We served it with Breyer’s ice cream, and it was a hit.

Essential Keys to Planning

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When I write out a plan (and, ahem, stick to it), things generally go pretty smoothly. This is my superhero process:

  1. Write everything down in an organized way, beginning with the food.
  2. Figure out any prep that needs to be done for a certain dish – for example, when I make homemade potato salad for gatherings, which is often, I start days in advance making sure I have enough homemade mayo, then boiling some eggs and baking potatoes (preferably when the oven is already on for something else), and then the day before I can piece it all together.
  3. Make shopping lists – if you do need any items that you don’t already have on hand, go shopping early in the week to get that out of the way and so you can prep everything before the last minute.
  4. Work backward through your week – write every food item and prep job in on a day of the week so that you know exactly what you need to do on any given day and don’t end up planning 6 hours of work on one day. Include planning your shopping trip!
  5. Frontload the prep as much as possible – I looked for anything that could be done far in advance, like the pizza crusts that I froze, and put as much at the beginning of the week as I could. Two reasons for that:
    1. I knew that many things, like cutting raw veggies, HAD to be taken care of the day before the party, so I wanted to have time and space for that.
    2. A front-heavy week means that if I miss some items on my list, I’m not completely overwhelmed at the end with 50 “to do” items on Friday. Did I mention I have 3 kids, one of them who is 20 months and doesn’t always nap, and I still had to feed them all week long? ;)
  6. Delegate – I asked my mother-in-law to bring cut fruit and my mom to bring cut veggies. Not to brag, but in this case I actually could have done both as well, but it was nice to sit on the couch by 10 p.m. Friday instead of running around like a crazy woman at that time. Not that I know anything about something like that…
  7. Plan your dishes – I hope that doesn’t sound crazy, but I did write down what serving bowls/platters everything was going to go into, so that I didn’t have to think as much Saturday morning (we had to be at church by 9:30 a.m.). I could get everything out and had a clear vision of what would go where when we walked in the door 5 minutes before our guests.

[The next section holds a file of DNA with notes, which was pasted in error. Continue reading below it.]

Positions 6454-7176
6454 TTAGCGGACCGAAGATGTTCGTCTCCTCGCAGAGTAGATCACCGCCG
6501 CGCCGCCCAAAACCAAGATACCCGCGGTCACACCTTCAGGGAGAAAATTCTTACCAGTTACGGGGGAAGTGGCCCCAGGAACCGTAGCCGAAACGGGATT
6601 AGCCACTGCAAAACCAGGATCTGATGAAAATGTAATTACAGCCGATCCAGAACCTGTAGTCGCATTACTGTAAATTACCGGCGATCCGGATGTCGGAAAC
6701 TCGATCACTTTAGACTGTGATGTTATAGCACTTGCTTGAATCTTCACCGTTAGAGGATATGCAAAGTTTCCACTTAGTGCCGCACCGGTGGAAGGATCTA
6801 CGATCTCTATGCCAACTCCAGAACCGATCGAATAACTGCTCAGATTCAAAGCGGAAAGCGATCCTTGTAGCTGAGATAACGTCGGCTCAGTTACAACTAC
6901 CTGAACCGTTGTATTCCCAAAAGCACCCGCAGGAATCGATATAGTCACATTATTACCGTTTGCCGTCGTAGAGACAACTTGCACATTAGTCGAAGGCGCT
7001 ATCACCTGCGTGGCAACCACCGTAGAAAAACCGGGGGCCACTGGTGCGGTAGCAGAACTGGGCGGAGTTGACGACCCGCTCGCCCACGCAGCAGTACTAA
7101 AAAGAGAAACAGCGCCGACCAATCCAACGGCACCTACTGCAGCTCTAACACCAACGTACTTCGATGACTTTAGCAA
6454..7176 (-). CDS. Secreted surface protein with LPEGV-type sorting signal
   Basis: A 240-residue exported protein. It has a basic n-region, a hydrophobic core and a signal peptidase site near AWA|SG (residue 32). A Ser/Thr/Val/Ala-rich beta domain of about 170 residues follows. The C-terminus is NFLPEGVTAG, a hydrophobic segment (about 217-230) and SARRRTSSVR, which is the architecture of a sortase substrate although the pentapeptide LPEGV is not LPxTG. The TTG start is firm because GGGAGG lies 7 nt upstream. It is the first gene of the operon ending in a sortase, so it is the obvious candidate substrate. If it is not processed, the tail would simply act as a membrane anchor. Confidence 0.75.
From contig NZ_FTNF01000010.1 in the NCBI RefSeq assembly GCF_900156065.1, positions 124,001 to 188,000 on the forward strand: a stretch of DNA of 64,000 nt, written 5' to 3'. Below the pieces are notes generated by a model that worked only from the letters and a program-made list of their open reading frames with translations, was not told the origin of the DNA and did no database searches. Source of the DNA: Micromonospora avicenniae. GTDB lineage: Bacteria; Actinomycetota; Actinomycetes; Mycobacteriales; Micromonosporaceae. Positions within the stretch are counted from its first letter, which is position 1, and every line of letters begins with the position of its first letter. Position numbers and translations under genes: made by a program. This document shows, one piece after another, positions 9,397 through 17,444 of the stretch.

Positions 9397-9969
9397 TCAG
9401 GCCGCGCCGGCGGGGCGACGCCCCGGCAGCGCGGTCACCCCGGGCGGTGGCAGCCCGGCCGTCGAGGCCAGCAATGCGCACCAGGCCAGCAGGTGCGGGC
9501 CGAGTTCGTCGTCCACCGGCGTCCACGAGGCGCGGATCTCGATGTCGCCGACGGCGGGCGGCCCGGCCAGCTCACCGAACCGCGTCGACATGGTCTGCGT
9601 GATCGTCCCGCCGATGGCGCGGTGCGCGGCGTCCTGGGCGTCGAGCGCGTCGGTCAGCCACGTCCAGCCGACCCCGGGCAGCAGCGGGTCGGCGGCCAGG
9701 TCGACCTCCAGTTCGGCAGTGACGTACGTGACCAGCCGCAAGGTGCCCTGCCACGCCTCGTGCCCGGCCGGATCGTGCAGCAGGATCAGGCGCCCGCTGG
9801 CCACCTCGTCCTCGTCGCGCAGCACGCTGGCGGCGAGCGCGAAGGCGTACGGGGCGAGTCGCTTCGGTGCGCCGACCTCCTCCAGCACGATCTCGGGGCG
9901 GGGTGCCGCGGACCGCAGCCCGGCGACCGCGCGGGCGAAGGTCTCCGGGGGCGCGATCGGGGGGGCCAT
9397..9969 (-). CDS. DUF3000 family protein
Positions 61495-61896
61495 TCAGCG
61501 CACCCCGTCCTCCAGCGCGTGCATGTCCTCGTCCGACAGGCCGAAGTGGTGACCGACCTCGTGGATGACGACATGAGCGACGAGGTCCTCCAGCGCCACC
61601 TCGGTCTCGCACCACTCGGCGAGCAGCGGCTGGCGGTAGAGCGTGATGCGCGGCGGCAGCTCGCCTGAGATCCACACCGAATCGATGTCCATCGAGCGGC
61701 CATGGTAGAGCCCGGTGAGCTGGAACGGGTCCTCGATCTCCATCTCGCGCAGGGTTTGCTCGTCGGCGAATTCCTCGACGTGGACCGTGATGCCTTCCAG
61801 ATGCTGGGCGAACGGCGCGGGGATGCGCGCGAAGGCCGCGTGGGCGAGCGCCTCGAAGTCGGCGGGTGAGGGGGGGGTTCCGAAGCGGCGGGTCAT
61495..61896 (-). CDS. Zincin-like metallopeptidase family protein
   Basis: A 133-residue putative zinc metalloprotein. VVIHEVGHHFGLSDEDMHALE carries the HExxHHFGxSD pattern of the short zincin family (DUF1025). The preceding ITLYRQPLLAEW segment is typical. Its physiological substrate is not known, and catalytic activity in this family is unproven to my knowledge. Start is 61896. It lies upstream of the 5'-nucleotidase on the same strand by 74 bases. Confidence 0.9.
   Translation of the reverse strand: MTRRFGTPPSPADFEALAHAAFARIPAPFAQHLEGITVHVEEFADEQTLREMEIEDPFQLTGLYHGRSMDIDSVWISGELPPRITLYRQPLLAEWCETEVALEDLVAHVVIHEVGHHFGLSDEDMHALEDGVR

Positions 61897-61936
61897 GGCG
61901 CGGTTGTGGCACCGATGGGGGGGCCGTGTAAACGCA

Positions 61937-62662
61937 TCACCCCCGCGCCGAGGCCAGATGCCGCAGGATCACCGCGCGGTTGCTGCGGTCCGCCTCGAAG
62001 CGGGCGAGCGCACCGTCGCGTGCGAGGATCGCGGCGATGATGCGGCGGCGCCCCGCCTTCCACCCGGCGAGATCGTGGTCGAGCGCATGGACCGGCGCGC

8. Minute-by-minute list might be needed – if you do have a situation where you need to serve people food as you’re all arriving at your house from the same event, be it a Baptism, Communion, Graduation, Sporting event, etc., you’ll want a detailed plan of attack for that moment you walk in the door.
    1. What can be already in bowls ready to serve?
    2. What needs to get cooking immediately?
    3. What items/pots/dishes/etc. can be laid out on the counter ready to be put together in a moment?
    4. What can others do to help? They’ll offer, and life is easier if you have  a ready answer.

My Planning Lists

1st Communion party (5) (356x475)

I was lucky that there were some things I already had on hand: black beans in the freezer, plenty of homemade yogurt made up (our raw milk day is Friday, so I usually make a gallon of yogurt then), red peppers in the freezer from summer. If I hadn’t had black beans in the freezer, we would have had black bean soup for dinner or something and I’d pull 4 cups from that batch for the dip. For the rest of the food, I scheduled it carefully.

When I blocked out my week, it looked something like this:

Monday

  • Strain yogurt for yogurt cheese (in the dip)
  • Go grocery shopping
  • Soak dough for whole wheat pizza crusts
  • Wrap present for party

Tuesday

  • Have tacos for dinner; make extra taco meat and freeze for Saturday
  • Bake pizza crusts in the afternoon; freeze

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Wednesday

  • Morning omelets with a ton of extra mushrooms, red peppers, and onions. Pulled most of the veggies to be pizza toppings. Also cooked a pound of bacon and incorporated a little bit into the omelets, saving the rest for pizza toppings. This was hardly any more work than a normal breakfast, and I ticked some big things off my prep list!
  • Clean house
  • One more grocery shopping trip

Thursday

  • Bake cake
  • Soak and make frosting (needs to refrigerate overnight)
  • Thaw black beans
  • Make veggie dip
  • Cook GF pasta; cut some veggies for the pasta salad

Friday

  • Thaw things that need to come out of the freezer
  • Cut any raw veggies that haven’t already been done
  • Make guac, bean dip
  • Mix up pasta salad
  • Frost cake
  • Lay out pretty clothes

My Saturday morning to-do list wasn’t very long:

  • Have simple oatmeal breakfast
  • Get things out that I didn’t already do the night before
  • Get everyone dressed and polished
  • (I think I might have had Paul make the guac that morning, come to think of it…)
  • Put frozen veggies in the pot
  • Add raspberries to the cake
  • Delegate cutting fresh flowers from the garden for the table